The most important point is that the claim for the unitary executive is not a general claim about the President's power to act on his own or to contradict the will of Congress. You can believe in a strongly unitary executive branch while also believing that the President cannot make war, or torture people, or engage in foreign surveillance without congressional authorization. You can also believe that the president can do a lot on his own, or a lot in violation of Congress' will, while also accepting the view that Congress can create independent agencies and independent prosecutors. In short, the debate over the unitary executive is an important but narrow one, and it is a small, distinct subpart of the general debate over presidential power.

A concrete example of a plural executive system that you might be familiar with would be the state government of Rhode Island, where four different elected officers (the Governor, the Attorney General, the Secretary of State, and the General Treasurer) are charged by the state Constitution with enforcing the laws made by the state legislature.

August 4, 2006

The Flawed ABA Report on Presidential Signing Statements

Carroll Andrew Morse

Dont believe the hype that says that the American Bar Association's recent report on the use of Presidential signing statements represents a universal consensus within the legal profession. Thursdays Boston Globe ran an op-ed by Duke Law Professor Curtis Bradley and University of Chicago Law Professor Eric Posner that asks two fundamental questions that the ABA did not address -- is it possible that Congress or the courts might do something that is unconstitutional and, if it is possible, must the President comply with unconstitutional acts...

Last week, an American Bar Association Task Force issued a head-scratching report, which concluded that ``the issuance of presidential signing statements that claim the authority or state the intention to disregard or decline to enforce all or part of a law the president has signed" is ``contrary to the rule of law and our constitutional system of separation of powers." That this conclusion is false is well known to constitutional law scholars and, one assumes, to the current and former law school deans on the task force.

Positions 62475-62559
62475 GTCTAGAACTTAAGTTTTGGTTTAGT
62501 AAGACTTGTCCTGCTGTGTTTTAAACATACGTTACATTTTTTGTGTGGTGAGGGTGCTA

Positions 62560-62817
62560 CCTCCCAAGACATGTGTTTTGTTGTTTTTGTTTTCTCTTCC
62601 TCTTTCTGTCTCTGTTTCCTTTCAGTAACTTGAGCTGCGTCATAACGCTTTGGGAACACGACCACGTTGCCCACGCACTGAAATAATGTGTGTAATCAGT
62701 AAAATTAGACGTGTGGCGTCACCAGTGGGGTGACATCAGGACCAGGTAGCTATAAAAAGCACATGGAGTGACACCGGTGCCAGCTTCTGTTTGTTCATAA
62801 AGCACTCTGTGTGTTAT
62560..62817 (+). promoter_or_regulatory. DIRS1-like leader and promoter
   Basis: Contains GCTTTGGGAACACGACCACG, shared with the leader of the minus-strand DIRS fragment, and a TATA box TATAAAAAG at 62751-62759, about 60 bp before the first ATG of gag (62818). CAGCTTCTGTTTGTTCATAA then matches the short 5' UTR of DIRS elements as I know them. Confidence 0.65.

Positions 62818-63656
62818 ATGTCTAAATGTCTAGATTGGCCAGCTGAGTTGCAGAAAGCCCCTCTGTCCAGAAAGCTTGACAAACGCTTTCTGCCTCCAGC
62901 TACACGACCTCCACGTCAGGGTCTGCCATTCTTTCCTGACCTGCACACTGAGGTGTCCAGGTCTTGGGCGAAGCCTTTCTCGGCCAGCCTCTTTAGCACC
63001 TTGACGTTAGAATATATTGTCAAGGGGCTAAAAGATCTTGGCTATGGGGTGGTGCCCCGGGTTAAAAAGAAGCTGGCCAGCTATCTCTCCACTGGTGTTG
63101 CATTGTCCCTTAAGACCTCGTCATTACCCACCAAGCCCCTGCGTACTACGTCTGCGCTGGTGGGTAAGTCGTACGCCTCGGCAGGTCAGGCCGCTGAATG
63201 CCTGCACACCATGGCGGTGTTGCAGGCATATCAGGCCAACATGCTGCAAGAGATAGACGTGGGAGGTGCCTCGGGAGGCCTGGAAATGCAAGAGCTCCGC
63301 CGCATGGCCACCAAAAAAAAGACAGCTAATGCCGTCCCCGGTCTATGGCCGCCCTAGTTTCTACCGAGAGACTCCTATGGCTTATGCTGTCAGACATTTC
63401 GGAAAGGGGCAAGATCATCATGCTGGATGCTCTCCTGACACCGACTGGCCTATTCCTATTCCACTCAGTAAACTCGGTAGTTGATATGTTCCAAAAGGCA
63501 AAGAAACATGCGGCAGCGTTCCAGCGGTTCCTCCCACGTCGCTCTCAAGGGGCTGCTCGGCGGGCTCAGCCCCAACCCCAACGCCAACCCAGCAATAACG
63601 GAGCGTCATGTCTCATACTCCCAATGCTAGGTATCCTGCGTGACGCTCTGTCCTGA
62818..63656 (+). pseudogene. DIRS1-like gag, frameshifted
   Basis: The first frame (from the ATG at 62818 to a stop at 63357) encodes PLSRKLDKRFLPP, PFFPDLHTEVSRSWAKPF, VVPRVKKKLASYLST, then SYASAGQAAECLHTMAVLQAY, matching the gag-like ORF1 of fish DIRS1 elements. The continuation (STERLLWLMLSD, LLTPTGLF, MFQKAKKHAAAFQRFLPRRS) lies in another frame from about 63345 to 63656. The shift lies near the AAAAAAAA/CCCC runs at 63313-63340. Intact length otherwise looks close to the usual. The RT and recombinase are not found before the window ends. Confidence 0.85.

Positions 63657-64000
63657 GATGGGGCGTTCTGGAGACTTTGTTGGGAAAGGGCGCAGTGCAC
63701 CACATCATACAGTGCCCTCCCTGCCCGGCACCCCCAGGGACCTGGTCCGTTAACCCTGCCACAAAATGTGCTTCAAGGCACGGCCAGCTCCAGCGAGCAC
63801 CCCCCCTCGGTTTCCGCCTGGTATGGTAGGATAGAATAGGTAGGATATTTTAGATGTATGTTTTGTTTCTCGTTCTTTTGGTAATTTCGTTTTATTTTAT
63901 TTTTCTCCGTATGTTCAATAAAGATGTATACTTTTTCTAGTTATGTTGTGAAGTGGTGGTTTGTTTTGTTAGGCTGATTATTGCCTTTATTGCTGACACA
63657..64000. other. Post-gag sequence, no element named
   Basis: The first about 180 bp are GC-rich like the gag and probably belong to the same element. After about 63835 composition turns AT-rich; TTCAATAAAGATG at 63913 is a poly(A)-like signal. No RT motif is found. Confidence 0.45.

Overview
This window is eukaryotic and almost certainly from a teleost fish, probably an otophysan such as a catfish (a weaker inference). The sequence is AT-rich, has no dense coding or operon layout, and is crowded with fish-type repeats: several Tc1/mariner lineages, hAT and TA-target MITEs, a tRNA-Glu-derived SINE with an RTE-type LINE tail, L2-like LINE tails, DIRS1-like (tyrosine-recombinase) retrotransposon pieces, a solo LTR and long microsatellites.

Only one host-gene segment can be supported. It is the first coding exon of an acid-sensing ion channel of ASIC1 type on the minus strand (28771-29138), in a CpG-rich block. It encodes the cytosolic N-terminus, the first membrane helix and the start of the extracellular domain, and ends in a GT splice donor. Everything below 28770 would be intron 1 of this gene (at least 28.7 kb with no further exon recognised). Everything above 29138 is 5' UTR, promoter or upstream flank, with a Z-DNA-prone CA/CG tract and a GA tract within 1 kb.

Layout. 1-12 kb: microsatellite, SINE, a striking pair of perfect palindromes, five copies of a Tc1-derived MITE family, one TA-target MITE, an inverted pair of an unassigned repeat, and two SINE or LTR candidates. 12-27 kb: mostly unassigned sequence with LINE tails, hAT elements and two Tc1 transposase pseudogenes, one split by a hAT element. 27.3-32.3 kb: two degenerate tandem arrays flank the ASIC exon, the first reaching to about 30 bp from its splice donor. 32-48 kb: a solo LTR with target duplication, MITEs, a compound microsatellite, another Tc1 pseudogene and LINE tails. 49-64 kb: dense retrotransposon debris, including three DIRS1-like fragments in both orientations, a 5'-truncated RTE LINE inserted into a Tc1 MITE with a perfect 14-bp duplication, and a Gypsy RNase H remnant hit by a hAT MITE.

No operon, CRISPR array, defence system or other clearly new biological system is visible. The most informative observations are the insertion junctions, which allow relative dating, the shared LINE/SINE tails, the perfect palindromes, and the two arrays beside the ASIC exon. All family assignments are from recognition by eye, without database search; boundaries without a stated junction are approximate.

The task force argued, in just two pages of the 34-page report, that issuing signing statements violates the separation of powers because the president has a legal duty to enforce unconstitutional laws.

The task force disapproved of nonenforcement of unconstitutional laws without providing a clear argument or drawing out the implications of its position, which is that not just Bush but many presidents have violated ``the rule of law" and ``the principle of separation of powers." If this is the task force's view, its focus on Bush is unjustified; what it is arguing for is a major adjustment of constitutional understandings

June 11, 2005

Judiciary Under On the Seige

Justin Katz

One can just about picture the commercial that RI Supreme Court Chief Justice Frank Williams would release to correspond with his recent presentation to the RI Bar Association, "Killing Justice: The Judiciary Under Siege." It would begin in black and white, with dark footage and creepy music:

"Political pressure and agenda-driven criticism also fray the fabric of judicial independence ... the current trend is especially worrisome because the sentiments are being voiced not just by a powerless fringe but by those in positions of power."